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« Stop, sit down and look aroundGreen and lively South Georgia »

Whalers and explorers

Posted: 2015-09-17 22:58:00, Categories: Travel, Antarctica, Sailing, South Georgia, 752 words (permalink)

The old whaler "Petrel" at Grytviken, South Georgia.
The old whaler "Petrel" at Grytviken, South Georgia.
South Georgia has not always been the kind of nature sanctuary we were visiting. It used to be seal hunting grounds at the end of the 18th and during the 19th century, and a hub of the whaling industry until 1960s. Especially from the whaling period there are many old buildings and other constructions. They are nowadays slowly disintegrating due to lack of maintenance, but will most likely remain for hundreds of years. Now under protection, seal populations have recovered well from near extinction. Whales have a much longer breeding cycle and are still a rare sight in South Georgian waters.

Sarah giving us a tour at the South Georgia Museum.
Sarah giving us a tour at the South Georgia Museum.
Due to the facilities which were manned all year round, South Georgia was also an important starting point for Antarctic exploration. Explorers would come in with their ships and get supplies for the last time before sailing south towards the unknown. The most famous of them was Sir Ernest Shackleton, whose heritage is kept alive on the island by the South Georgia Heritage Trust. The Trust also maintains a whaling museum and runs various projects in order to preserve the historical sites and to protect the wildlife on the island.

Raising a toast on Sir Ernest Shackleton's grave.
Raising a toast on Sir Ernest Shackleton's grave.
We started our Museum visit by landing next to the graveyard in Grytviken bay, where Shackleton and his fellow explorer Frank Wild are buried amongst the whalers who lived and worked on the site. According to traditions, the ship barkeeper Andy held a short speech and we all raised a toast of whisky at Shackleton's grave. Then we continued towards the whaling station remains and the museum building, guided by Sarah, the museum director.

Whaling station machinery in open air.
Whaling station machinery in open air.
Due to removal of asbestos and other security concerns, most of the whaling station buildings have been dismantled, leaving the huge kettles, engines and other parts of the processing lines exposed to the elements of the nature. Although nowadays standing still, the slowly rusting pieces of heavy machinery and the old whaling ship wrecks at the shore are a powerful reminder of a bloody chapter in the history of the island.

Replica of the James Caird, Shackleton's vessel on his famous journey from Antarctica to South Georgia.
Replica of the James Caird.
Inside the museum the atmosphere was warmer, presenting the more human side of the story. There we could see how the whalers lived, as well as to learn more about explorers connected to South Georgia and about the nature of the island. One particularly fascinating exhibit was the replica of James Caird, the lifeboat with which Shackleton sailed 800 nautical miles over stormy seas to South Georgia in order to rescue himself and his men almost a hundred years ago. Having just sailed the same route on a much larger ship helped to imagine how it had been in a small boat, in rougher weather and almost without supplies.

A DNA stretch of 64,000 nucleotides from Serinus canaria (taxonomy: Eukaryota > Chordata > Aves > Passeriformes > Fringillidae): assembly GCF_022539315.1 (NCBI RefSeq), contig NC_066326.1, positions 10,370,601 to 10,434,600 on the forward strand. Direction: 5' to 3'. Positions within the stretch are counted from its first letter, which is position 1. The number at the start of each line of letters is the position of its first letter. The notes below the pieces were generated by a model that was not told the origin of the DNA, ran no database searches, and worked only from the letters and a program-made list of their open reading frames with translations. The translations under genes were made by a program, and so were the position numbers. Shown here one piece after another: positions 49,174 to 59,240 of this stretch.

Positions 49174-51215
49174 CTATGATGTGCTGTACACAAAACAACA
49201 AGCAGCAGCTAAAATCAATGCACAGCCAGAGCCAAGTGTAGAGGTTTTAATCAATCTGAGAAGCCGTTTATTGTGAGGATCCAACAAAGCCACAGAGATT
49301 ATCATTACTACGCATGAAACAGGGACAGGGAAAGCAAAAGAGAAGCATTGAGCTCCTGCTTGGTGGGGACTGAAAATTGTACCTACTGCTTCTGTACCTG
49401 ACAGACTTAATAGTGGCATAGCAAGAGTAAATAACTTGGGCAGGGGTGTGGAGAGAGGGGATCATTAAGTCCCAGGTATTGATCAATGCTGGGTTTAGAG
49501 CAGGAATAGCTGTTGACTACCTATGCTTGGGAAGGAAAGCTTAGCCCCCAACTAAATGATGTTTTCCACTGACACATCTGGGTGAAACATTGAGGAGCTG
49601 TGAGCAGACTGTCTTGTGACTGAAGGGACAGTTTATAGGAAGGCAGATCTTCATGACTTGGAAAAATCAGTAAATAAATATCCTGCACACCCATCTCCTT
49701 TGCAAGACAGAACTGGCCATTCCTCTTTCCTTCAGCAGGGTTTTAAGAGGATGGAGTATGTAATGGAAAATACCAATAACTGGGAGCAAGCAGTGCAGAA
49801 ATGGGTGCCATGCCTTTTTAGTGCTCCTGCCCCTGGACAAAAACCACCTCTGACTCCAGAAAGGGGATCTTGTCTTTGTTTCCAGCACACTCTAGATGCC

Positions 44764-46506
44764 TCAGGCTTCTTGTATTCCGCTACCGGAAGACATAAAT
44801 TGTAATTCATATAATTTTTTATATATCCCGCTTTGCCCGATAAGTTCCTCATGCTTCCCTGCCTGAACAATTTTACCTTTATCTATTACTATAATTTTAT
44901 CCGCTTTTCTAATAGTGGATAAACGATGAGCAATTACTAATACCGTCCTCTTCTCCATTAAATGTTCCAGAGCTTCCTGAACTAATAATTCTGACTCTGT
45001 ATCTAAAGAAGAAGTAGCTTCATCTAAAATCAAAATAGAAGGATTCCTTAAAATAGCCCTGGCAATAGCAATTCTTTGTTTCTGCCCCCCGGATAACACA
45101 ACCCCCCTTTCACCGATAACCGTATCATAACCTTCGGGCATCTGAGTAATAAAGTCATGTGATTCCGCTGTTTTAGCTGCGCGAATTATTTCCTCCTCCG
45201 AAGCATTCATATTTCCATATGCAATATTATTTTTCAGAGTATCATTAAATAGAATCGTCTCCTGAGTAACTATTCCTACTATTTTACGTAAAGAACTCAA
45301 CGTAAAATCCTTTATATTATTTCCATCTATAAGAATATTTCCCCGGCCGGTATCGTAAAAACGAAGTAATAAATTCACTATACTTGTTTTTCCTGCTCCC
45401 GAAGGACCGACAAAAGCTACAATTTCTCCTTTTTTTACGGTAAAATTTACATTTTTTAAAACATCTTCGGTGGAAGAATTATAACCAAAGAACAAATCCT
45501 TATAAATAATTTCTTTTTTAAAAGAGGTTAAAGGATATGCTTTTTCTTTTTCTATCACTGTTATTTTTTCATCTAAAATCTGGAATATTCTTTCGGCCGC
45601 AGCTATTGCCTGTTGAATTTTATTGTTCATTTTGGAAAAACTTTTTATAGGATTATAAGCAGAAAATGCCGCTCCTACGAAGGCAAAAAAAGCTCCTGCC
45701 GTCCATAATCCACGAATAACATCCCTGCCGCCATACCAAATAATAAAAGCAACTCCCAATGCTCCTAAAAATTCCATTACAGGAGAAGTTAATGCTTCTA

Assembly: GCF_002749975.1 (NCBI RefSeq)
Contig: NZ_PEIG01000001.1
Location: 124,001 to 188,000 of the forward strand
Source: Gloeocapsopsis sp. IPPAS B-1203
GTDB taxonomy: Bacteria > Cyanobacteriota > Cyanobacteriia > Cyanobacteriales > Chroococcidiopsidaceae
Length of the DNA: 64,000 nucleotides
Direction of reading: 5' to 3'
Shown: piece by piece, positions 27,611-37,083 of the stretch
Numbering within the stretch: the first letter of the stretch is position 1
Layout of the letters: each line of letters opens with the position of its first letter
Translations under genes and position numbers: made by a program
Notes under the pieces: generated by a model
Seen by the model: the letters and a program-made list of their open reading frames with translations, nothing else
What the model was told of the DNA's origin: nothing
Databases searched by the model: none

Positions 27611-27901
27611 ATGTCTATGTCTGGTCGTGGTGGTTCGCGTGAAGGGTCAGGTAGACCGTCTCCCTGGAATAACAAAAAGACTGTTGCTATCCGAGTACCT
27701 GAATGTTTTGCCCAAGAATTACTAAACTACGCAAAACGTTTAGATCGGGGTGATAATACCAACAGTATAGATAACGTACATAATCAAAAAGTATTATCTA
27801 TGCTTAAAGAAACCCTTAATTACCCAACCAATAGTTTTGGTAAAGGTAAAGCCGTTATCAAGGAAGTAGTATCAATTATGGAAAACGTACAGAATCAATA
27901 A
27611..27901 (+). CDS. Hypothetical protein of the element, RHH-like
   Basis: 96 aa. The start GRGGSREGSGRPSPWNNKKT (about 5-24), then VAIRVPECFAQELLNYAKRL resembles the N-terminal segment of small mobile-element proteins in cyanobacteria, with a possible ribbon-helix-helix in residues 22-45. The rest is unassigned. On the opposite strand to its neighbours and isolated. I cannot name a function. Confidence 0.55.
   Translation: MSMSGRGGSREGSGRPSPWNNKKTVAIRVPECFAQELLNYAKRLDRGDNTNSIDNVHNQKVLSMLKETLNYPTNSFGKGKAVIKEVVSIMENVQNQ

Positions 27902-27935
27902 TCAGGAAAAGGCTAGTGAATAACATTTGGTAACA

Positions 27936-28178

Seals return to where they and whales have been slaughtered before.
Seals return to where they and whales have been slaughtered before.
After a too short visit in the museum, quickly popping in the souvenir shop and mailing some post cards at the post office, we returned to Bark Europa for an evening barbecue. Also the museum staff, scientists and South Georgia government employees working at Grytviken were invited, giving us a chance to chat with them and get to know how they live on the island. As on Antarctica, almost all are there only for the summer season, only a few remain through the winter.

Helen practising the use of a sextant.
Helen practising the use of a sextant.
Not only South Georgia, but the whole experience of travelling on the Bark Europa is partly a pilgrimage following the footsteps of early explorers. Their travels and discoveries are remembered, and the ship route include visits on sites of historical importance. On this trip, we visited several sites where the Nordenskjöld expedition had been during 1902-1904 and walked a part of Shackleton's famous crossing of South Georgia in 1916. During the lectures, we also heard about earlier sailing expeditions to find routes across the oceans and around the world since the middle ages, about Nansen's polar explorations and about Amundsen's and Scott's race to the South Pole.

Nowadays satellite imagery, the global positioning system (GPS) and other technologies have completely changed the way we travel and look at the world. Bark Europa is equipped with modern navigation devices too, but we also get a chance to learn how to figure out our position using dead reckoning and the sextant, how to measure the speed of the ship using traditional methods and how to navigate using the stars.

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